About the only advantage of carbide for drill press or hand drill use is if you are drilling abrasive materials. You can't achieve the consistant chipload and speed to realize any gain from carbide on a drill press. You will most likely end up with a chipped up drill that doesn't cut for crap.

Link Posted: 1/28/2006 8:26:49 PM EDT
Hey drill bit experts. We killed (9) 1/8" generic drill bits drilling 5 holes in a new steam table through the stainless steel body at a Panera Bread restaurant. I pushed as hard as I could and drilled SUPER slow, as not to overheat the bit, and they still sucked. What do I need that will drill me lots of holes in around 18-20 guage stainless steel. Remember, I am the one buying the bits, so I would like quality AND a good price.

AC
Link Posted: 1/28/2006 8:30:53 PM EDT
Just HSS bits, they sharpen easy. Just make sure you have the RPM's low when you are drilling, and use oil to keep the heat build-up down

Carbides are great bits, but they break easy
Link Posted: 1/28/2006 9:02:25 PM EDT

Originally Posted By AC_Doctor:
Hey drill bit experts. We killed (9) 1/8" generic drill bits drilling 5 holes in a new steam table through the stainless steel body at a Panera Bread restaurant. I pushed as hard as I could and drilled SUPER slow, as not to overheat the bit, and they still sucked. What do I need that will drill me lots of holes in around 18-20 guage stainless steel. Remember, I am the one buying the bits, so I would like quality AND a good price.

AC



You drill bits were crap. Use put a HSS bit in turn the drill on and push. Don't let it sit and spin without taking a chip or your job will be harder (literally)
Link Posted: 1/28/2006 9:09:45 PM EDT

Originally Posted By Waldo:
You have to grind a completely different angle on your bits for aluminum.



No, angles are the same but you do need a different cutting fluid. Kerosene works well for exclusive work in aluminum. Heavier oils or coolants are required for steel. Invest in a mister if you are doing a lot of work. It is a great investment but you have to have shop air available.
Link Posted: 1/28/2006 9:14:42 PM EDT

Originally Posted By OSUBeaver:

Originally Posted By AC_Doctor:
Hey drill bit experts. We killed (9) 1/8" generic drill bits drilling 5 holes in a new steam table through the stainless steel body at a Panera Bread restaurant. I pushed as hard as I could and drilled SUPER slow, as not to overheat the bit, and they still sucked. What do I need that will drill me lots of holes in around 18-20 guage stainless steel. Remember, I am the one buying the bits, so I would like quality AND a good price.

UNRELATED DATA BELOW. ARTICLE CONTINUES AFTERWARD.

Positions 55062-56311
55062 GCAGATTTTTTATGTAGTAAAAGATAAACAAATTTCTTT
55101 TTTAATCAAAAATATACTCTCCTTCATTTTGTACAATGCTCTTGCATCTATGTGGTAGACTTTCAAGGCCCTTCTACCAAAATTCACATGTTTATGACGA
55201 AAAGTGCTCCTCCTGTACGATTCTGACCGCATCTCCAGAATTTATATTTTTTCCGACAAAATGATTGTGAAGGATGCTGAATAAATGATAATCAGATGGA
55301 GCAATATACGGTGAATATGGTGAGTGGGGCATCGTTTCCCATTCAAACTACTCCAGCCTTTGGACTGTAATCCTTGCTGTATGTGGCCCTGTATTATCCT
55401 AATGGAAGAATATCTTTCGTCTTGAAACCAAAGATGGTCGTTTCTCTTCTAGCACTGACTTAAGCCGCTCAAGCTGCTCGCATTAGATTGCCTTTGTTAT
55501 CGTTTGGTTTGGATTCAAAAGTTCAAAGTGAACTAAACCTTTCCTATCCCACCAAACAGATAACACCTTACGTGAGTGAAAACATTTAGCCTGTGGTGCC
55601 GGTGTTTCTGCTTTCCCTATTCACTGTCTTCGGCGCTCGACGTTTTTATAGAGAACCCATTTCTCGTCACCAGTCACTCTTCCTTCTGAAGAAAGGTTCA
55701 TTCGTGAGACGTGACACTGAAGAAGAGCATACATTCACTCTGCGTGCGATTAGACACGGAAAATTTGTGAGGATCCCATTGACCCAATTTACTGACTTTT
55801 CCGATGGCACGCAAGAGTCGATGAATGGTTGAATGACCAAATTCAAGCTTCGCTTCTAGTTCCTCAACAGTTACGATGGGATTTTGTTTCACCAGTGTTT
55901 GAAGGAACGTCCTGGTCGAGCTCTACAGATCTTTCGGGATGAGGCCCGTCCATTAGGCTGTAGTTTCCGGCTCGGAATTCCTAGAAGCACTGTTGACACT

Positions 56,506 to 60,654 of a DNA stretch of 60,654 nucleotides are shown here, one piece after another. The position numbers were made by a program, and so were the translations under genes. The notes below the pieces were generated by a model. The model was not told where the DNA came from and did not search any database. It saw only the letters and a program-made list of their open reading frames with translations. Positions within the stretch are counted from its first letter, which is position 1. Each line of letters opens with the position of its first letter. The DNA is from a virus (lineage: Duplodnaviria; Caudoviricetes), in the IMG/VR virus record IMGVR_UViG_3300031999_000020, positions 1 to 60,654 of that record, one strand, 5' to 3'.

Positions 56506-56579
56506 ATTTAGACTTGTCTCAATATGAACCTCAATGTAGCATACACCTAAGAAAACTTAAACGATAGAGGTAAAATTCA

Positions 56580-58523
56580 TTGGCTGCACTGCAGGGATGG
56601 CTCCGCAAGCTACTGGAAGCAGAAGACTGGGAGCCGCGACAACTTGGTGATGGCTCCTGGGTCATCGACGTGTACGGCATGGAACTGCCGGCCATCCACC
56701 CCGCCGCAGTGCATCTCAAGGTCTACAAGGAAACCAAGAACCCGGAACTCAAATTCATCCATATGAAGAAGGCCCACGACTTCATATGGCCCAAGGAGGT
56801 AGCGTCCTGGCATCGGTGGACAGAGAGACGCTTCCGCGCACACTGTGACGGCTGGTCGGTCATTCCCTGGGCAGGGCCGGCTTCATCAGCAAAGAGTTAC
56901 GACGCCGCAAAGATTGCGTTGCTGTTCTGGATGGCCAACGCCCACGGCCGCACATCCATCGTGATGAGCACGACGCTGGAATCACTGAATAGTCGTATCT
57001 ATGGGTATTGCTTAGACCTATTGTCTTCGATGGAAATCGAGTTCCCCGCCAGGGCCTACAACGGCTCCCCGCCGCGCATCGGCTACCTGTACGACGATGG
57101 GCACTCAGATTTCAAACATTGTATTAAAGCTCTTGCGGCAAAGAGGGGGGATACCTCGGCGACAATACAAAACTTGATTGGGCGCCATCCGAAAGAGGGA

AC



You drill bits were crap. Use put a HSS bit in turn the drill on and push. Don't let it sit and spin without taking a chip or your job will be harder (literally)



You can also get a wax type lubricant that is easy to use in the field. Just stuff the bit into it every couple of holes to keep the bit lubed. And slow means really slow. If SS is trying to work harden on you you may have to go as slow as the drill will go until you can hear the chips popping one after the other like a "tick, tick, tick" every revolution. Heavy gage SS sheet is a bugger to drill.
Link Posted: 1/28/2006 9:17:33 PM EDT

Originally Posted By AC_Doctor:
Hey drill bit experts. We killed (9) 1/8" generic drill bits drilling 5 holes in a new steam table through the stainless steel body at a Panera Bread restaurant. I pushed as hard as I could and drilled SUPER slow, as not to overheat the bit, and they still sucked. What do I need that will drill me lots of holes in around 18-20 guage stainless steel. Remember, I am the one buying the bits, so I would like quality AND a good price.

AC



I think I've found your problem.
Link Posted: 1/28/2006 10:31:31 PM EDT
Go here for a very good overview of different drill bits, coatings, etc. click here


For your intended use, a coated HSS bit will be just fine and last a long time provided you use slow speeds and lubricant.
Link Posted: 1/28/2006 10:50:06 PM EDT
One of the best investments I ever made was a drill bit sharpener. While not perfect for a lot of uses, the resharpened bits work well for most everyday tasks.
Link Posted: 1/28/2006 11:12:22 PM EDT
Split Points HSS
For the work your doing that will be fine
If your going to drill wood buy something cheap (HSS) cause no matter what heat build up is going to kill anything you get other than carbide pretty fast
Split points work great espescially if your not using a spot or center drill first
Link Posted: 1/29/2006 4:36:09 AM EDT
Thanks again guys for all the answers.